A report Wednesday in The New York Times indicated that what triggered US officials putting the Muslim cleric on the kill-or-capture list was their determination that he was not only inciting attacks against the US but also “participating” in them.
“Awlaki is a proven threat,” a US official told Reuters news agency. “He’s being targeted.”
Rep. Jane Harman (D) of California, who chairs the homeland security subcommittee on intelligence, calls Awlaki “probably the person, the terrorist, who would be terrorist No. 1 in terms of threat against us.”
“He is very much in the sights of the Yemenis, with us helping them,” Reuters quoted Representative Harman as saying at a recent panel discussion in Washington.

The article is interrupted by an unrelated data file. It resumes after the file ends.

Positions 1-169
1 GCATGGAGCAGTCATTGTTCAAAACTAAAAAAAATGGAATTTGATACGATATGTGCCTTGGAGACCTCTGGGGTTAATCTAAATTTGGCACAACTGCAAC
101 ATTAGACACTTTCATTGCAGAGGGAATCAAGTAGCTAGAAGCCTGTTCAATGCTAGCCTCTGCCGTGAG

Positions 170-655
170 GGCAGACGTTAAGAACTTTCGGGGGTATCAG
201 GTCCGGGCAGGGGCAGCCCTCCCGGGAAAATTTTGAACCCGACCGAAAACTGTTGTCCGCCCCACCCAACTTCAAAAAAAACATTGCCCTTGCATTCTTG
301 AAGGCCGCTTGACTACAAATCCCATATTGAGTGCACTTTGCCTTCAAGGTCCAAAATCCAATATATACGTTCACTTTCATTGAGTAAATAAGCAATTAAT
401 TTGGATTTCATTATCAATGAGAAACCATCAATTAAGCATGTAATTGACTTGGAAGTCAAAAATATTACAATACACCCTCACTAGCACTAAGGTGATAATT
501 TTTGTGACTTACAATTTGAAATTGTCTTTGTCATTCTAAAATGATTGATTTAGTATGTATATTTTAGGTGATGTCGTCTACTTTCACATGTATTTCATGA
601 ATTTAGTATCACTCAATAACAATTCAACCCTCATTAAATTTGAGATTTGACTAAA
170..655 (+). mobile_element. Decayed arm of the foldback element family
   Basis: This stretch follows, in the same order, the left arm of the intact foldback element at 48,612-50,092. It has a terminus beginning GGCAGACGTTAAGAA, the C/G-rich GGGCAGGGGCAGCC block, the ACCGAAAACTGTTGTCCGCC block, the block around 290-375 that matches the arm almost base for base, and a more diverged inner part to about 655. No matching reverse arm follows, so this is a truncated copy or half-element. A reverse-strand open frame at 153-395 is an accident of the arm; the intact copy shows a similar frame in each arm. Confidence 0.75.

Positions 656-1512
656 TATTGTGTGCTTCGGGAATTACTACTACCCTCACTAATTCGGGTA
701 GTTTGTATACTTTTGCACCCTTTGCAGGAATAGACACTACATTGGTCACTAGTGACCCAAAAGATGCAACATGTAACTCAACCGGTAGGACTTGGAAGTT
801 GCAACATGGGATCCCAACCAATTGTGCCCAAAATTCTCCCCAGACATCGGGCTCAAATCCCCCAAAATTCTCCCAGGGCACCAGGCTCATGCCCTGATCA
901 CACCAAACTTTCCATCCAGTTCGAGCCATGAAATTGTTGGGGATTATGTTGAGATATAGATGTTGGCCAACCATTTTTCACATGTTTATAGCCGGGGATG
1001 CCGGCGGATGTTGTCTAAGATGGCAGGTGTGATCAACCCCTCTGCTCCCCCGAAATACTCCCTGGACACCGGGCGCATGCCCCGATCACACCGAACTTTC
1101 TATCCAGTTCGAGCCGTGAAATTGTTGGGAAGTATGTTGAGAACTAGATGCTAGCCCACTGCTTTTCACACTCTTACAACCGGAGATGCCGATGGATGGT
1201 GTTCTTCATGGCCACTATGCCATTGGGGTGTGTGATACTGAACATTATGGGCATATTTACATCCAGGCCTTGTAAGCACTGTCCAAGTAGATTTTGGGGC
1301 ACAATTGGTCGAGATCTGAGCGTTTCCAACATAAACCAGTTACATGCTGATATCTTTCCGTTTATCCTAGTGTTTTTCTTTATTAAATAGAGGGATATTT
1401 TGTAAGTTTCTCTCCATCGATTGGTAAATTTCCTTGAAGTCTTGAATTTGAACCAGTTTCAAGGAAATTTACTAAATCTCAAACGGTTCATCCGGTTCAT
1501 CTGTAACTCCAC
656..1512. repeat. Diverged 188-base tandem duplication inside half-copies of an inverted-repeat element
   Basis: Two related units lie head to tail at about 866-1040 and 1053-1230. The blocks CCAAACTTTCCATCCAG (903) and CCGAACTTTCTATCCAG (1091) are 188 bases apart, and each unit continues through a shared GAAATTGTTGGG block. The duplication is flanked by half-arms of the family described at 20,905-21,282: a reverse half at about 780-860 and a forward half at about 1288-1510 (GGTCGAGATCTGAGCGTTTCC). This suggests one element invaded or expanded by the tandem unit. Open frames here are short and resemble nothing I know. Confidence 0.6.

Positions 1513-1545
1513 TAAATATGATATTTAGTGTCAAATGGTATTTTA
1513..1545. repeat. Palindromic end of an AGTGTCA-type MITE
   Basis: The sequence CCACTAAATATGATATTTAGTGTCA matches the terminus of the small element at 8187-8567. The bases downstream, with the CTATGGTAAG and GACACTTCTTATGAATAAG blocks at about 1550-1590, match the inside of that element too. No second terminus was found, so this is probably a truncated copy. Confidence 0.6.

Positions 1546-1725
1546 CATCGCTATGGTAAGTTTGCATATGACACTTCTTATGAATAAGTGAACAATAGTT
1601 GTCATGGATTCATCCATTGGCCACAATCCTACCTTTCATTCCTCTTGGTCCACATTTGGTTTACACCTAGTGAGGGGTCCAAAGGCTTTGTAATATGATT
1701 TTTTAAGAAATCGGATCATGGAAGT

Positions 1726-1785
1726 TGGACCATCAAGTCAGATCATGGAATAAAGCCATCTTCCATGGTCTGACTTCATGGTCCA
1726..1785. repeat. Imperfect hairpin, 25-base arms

Over the past year, the US has increased the number of militants it has killed or captured, with those killed seeing the most pointed rise, says Thomas Sanderson, deputy director of the transnational threats program at the Center for Strategic and International Studies, a think tank in Washington. That rise is due to a “confluence of factors,” including better intelligence, more targeting, and increased cooperation between the US and Pakistan, he says.
Message: 'We are willing to play hardball'
Announcing that Awlaki is an important new target is probably good public relations in the war on terrorism, he adds. “It sends a message to extremists that we are willing to play hardball.”